Last week I reread a book that reminded me quite forcefully that a major pitfall of the contemporary subgenre is its susceptibility to aging badly. As society’s attitudes and understanding on topics such as race, sexual orientation, gender identity, and consent evolve, a contemporary romance risks becoming outdated to its readership in the span of its author’s career.
The book I was rereading is Susan Elizabeth Phillips’s It Had To Be You (1994), the iconic opening installment of her bestselling Chicago Stars series. Phillips pioneered the sports romance subgenre with this novel about a woman who unexpectedly inherits a pro football team and must negotiate her professional and personal relationship with its macho coach. It Had To Be You won the prestigious RITA award for Best Romance of 1994. It has been reprinted multiple times, and Phillips has penned six more novels in the Stars series, with an eighth installment due out later this year.
When I first read It Had To Be You, I got caught up in its sexual politics; its workplace battle-of-the-sexes certainly reflects the period in which it was written. On this reading, however, I was struck by the novel’s pervasive touches of racism. I suspect that many of them went unnoticed by its white readership at the time (and a number of details I will mention below do indicate Phillips was writing for a white audience), but they are unmistakable today and merit some attention.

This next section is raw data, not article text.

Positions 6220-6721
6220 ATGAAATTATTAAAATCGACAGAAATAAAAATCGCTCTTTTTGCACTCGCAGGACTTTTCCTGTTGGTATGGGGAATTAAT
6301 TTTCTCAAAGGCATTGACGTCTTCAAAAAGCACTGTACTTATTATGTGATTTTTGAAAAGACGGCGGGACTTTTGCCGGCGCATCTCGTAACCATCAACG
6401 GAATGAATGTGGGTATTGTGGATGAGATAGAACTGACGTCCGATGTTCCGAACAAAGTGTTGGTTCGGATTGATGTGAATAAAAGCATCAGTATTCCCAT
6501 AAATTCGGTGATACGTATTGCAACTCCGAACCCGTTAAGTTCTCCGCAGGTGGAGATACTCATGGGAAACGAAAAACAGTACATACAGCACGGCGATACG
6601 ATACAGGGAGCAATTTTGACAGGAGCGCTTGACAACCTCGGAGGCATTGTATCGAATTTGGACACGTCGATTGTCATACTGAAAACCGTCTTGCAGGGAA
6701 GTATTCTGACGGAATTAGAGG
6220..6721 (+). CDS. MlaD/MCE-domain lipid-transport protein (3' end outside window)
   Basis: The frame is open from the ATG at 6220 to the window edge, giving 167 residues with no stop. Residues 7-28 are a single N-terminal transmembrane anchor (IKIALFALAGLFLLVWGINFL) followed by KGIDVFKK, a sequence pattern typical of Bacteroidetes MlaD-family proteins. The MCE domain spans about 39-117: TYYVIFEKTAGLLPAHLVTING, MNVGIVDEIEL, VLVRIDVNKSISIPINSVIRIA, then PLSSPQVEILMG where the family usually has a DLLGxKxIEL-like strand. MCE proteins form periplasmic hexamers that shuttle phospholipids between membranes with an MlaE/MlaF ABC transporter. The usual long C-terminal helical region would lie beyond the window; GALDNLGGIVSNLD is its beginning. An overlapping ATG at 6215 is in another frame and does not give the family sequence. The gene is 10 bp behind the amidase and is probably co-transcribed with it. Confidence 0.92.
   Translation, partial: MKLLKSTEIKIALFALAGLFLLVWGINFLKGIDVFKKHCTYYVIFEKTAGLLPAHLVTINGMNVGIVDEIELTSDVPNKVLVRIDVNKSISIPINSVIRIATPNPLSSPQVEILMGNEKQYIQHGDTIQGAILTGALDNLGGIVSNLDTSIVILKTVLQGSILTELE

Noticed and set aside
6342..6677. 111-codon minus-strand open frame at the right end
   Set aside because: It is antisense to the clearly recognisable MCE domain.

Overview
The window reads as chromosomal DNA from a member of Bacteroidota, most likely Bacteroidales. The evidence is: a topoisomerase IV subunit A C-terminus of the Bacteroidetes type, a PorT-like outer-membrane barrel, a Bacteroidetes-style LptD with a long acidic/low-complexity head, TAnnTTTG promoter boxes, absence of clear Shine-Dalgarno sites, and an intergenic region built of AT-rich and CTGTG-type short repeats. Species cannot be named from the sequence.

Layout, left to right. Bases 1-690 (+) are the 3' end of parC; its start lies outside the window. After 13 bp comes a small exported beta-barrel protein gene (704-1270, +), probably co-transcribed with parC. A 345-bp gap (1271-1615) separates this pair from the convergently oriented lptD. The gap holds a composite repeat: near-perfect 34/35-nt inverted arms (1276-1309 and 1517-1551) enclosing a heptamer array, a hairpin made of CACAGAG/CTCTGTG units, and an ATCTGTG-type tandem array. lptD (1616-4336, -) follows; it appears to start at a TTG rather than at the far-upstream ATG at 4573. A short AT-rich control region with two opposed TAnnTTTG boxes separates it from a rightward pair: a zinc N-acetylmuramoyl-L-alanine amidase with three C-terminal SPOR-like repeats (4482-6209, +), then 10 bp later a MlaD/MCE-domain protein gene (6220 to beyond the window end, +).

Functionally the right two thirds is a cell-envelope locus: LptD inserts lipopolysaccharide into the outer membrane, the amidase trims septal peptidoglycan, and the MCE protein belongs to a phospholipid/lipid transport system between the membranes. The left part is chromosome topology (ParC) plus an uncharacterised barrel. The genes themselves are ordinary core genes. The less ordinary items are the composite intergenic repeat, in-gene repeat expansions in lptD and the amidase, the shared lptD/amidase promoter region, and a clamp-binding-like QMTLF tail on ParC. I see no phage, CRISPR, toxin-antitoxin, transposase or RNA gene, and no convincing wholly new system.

It Had To Be You does not contain the brand of racism I’m accustomed to encountering in escapist historical romances that portray the inscrutable, exciting Other—the desert sheik, the Native American warrior, the Russian aristocrat. Novels in this vein are nearly always predicated upon racial, ethnic, or cultural stereotyping and playing up differences; a savvy reader choosing such a work will be unsurprised to encounter racist language or ideas in it.
Unlike escapist historicals, however, It Had To Be You is set in a recognizable ’90s Chicago. While its protagonists are wealthy and move in elite circles, they ostensibly share the reader’s reality, reference points, and anchoring in (American) history. Their fictional world is intended to approximate real-life ’90s America. Because of this mimetic quality, which is so much stronger in contemporary romance than in historicals or paranormals, it is harder to dissociate the story from real-life political concerns, harder to brush off problematic content as “just an escapist story.”
By the same token, a contemporary romance’s blind spots on an important issue may reveal something useful about real-world attitudes and shortcomings. And the more time passes after a book is published, the more those blind spots become discernible. That’s why I think it makes sense to look at It Had To Be You more than two decades after its initial publication to scrutinize its engagement with issues of race, erasure, and American heritage. Details that may have seemed normal—even progressive and inclusive—when the book first appeared now feel problematic and insensitive in 2016.